Turk Murphy - trombone; Bob Helm - clarinet, soprano sax; Leon Oakley - cornet; Bill Carroll - tuba, trombone; Carl Lunsford - banjo; Pete Clute - piano; Jimmy Stanislaus - vocals
As part of a "New Orleans, Ragtime and Stride" program at Philharmonic Hall, Dixie-lander Turk Murphy was featured with his Frisco Jazz Band, consisting of fellow trad jazzers Bob Helm on clarinet and soprano sax, Leon Oakley on cornet, Bill Carroll on tuba, Carl Lunsford on banjo and Pete Clute on piano. Together they revived the classic jazz sounds of New Orleans jazz from the 1920s.
They open this 4th of July set with a New Orleans classic, "Panama," a tune written in 1911 by William Tyers and popularized by the New Orleans Rhythm Kings in a 1922 recording. The solo order here is Helm on clarinet, Oakley on cornet and Murphy on trombone. And in typical New Orleans jazz fashion, they solo simultaneously at the end of the spirited piece. Next up is a recreation of Scott Joplin's ragtime composition "Euphonic Sounds," a charming turn of the century gem which features pianist Clute in a virtuosic turn on the keyboard alongside elegant three-part horn harmonies on the front line. The rousing "My Heart" is a tribute to Louis Armstrong's Hot Five band. Written by his wife, pianist Lil Armstrong, this invigorating, toe-tapping romp opens with a spirited duet between cornetist Oakley and banjoist Lunsford before the full band enters. Clarinetist Helm and pianist Clute also turn in potent solos on this hot jazz classic from 1928.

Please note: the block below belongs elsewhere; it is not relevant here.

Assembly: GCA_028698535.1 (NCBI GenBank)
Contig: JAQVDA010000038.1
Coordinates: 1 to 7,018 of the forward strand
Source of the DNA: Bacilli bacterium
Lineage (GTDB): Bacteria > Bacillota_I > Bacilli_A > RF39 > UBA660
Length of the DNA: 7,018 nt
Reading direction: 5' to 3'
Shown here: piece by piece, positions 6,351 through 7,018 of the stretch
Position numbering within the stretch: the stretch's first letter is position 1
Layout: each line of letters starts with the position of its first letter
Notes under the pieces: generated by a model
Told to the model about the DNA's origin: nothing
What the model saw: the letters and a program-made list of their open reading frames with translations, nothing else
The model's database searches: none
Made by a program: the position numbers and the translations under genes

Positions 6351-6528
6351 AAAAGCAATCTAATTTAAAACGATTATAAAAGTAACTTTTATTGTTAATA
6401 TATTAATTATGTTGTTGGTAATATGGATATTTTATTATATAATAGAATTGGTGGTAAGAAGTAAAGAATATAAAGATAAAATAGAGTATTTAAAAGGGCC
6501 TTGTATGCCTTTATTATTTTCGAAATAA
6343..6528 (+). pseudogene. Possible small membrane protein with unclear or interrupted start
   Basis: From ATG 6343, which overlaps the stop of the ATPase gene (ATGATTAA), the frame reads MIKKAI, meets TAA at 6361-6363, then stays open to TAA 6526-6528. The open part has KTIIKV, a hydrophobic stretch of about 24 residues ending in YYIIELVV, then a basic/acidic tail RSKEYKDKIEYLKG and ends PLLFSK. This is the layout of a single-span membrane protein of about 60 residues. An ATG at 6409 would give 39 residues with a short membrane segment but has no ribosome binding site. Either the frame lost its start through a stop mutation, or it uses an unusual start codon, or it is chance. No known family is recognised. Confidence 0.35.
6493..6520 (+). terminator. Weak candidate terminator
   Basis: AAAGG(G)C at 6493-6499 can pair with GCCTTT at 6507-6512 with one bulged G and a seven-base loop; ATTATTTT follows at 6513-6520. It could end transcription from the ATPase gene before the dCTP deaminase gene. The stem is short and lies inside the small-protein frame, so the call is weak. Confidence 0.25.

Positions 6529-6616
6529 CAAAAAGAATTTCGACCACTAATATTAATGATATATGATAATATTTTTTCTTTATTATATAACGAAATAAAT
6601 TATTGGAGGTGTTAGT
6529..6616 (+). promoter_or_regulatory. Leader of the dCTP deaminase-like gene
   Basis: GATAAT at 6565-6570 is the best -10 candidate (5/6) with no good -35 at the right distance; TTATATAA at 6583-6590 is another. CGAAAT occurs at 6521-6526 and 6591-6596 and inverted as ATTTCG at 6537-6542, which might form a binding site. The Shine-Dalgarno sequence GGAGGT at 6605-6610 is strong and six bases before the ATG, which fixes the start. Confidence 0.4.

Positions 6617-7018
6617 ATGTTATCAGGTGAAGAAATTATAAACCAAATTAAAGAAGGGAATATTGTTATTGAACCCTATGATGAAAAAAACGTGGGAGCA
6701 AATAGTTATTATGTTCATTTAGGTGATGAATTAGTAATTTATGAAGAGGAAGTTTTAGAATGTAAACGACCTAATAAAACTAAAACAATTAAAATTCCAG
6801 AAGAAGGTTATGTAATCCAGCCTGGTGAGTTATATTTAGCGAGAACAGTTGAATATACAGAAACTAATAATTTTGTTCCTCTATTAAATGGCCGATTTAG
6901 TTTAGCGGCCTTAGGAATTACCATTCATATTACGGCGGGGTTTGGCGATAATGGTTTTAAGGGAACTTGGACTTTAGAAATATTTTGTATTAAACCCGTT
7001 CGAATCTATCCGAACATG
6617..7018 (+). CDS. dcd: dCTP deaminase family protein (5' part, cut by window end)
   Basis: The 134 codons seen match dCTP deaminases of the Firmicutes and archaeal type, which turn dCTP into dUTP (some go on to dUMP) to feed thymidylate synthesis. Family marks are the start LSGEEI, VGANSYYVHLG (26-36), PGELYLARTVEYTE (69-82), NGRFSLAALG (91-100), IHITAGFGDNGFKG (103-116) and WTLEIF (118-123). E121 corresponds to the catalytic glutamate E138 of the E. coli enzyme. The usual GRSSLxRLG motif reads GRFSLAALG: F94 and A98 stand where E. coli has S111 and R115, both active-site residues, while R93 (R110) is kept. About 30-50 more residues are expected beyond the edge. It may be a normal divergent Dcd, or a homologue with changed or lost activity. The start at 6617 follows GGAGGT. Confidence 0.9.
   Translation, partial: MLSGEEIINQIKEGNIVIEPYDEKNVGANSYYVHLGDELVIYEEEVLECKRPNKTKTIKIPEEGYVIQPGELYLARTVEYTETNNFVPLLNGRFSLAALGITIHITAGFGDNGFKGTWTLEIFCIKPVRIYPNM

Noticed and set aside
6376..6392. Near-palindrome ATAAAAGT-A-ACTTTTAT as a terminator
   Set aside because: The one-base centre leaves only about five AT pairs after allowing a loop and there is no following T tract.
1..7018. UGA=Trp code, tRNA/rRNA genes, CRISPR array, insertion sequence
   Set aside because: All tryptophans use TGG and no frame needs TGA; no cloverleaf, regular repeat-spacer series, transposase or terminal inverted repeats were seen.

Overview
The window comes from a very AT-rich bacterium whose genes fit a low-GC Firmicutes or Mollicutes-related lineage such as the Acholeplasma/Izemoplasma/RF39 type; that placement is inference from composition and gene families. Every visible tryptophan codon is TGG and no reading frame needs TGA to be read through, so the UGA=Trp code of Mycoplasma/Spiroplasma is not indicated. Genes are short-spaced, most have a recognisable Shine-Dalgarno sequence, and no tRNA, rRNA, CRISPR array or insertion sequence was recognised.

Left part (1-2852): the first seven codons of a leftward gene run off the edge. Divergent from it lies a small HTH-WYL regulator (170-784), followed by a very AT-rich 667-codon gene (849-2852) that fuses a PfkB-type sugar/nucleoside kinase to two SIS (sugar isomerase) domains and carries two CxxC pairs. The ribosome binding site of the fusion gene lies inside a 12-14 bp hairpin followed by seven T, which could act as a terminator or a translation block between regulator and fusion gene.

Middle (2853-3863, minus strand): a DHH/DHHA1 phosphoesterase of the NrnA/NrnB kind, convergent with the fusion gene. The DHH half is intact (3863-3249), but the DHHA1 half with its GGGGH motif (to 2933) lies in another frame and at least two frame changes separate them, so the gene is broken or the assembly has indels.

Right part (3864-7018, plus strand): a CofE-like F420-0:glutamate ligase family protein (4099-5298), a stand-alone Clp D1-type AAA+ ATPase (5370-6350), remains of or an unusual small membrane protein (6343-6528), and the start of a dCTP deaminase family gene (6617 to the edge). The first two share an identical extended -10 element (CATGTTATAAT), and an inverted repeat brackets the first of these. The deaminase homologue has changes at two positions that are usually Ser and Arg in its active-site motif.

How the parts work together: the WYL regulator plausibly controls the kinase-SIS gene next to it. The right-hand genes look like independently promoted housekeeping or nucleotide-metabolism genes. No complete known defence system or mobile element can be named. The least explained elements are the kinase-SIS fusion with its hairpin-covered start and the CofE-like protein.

Clarinetist Helm follows with some earthy vocals on the slow blues "Railroad Blues" written by pioneering female blues diva Trixie Smith. (Catch the reference to Asbury Park on this vintage blues nugget from the early '20s). "Bull Trombone" is a rousing novelty number from the early '20s that features the two-trombone tandem of Murphy and Carroll in tight unisons upfront. Oakley and Helm also kick in energetic statements on this lively tune associated with the circus. The animated vocalist Jimmy Stanislaw, a one-time professional lightweight boxer, is then featured on two songs. The slow blues "Yama Yama Man" has him delivering the playful lyrics in mugging, gravelly-voiced fashion while the exuberant closer, a take on Armstrong's swaggering 1928 hit "Save It, Pretty Mama," has him channeling his inner Satchmo. Cornetist Oakley and clarinetist Helm both turn in stellar solos on these two earthy blues numbers to conclude this set of classic New Orleans jazz by Turk Murphy's Frisco Jazz Band.
San Francisco native Murphy was born Melvin Edward Alton Murphy on December 16, 1915. In the mid 1940s, he recorded with such classic jazz icons as Lu Watters, who founded his Yerba Buena Jazz Band in 1939, and trad jazz trumpeter Bunk Johnson. He formed his own band in 1952 and over the next ten years became an institution around San Francisco's North Beach. The group appeared on "The Ed Sullivan Show" twice, in 1959 and 1965. Murphy continued to front different bands through the '60s, '70s and into the '80s. He performed at Carnegie Hall in January 1987 and died four months later on May 30. A street in San Francisco has been named in Turk Murphy's honor. (Bill Milkowski)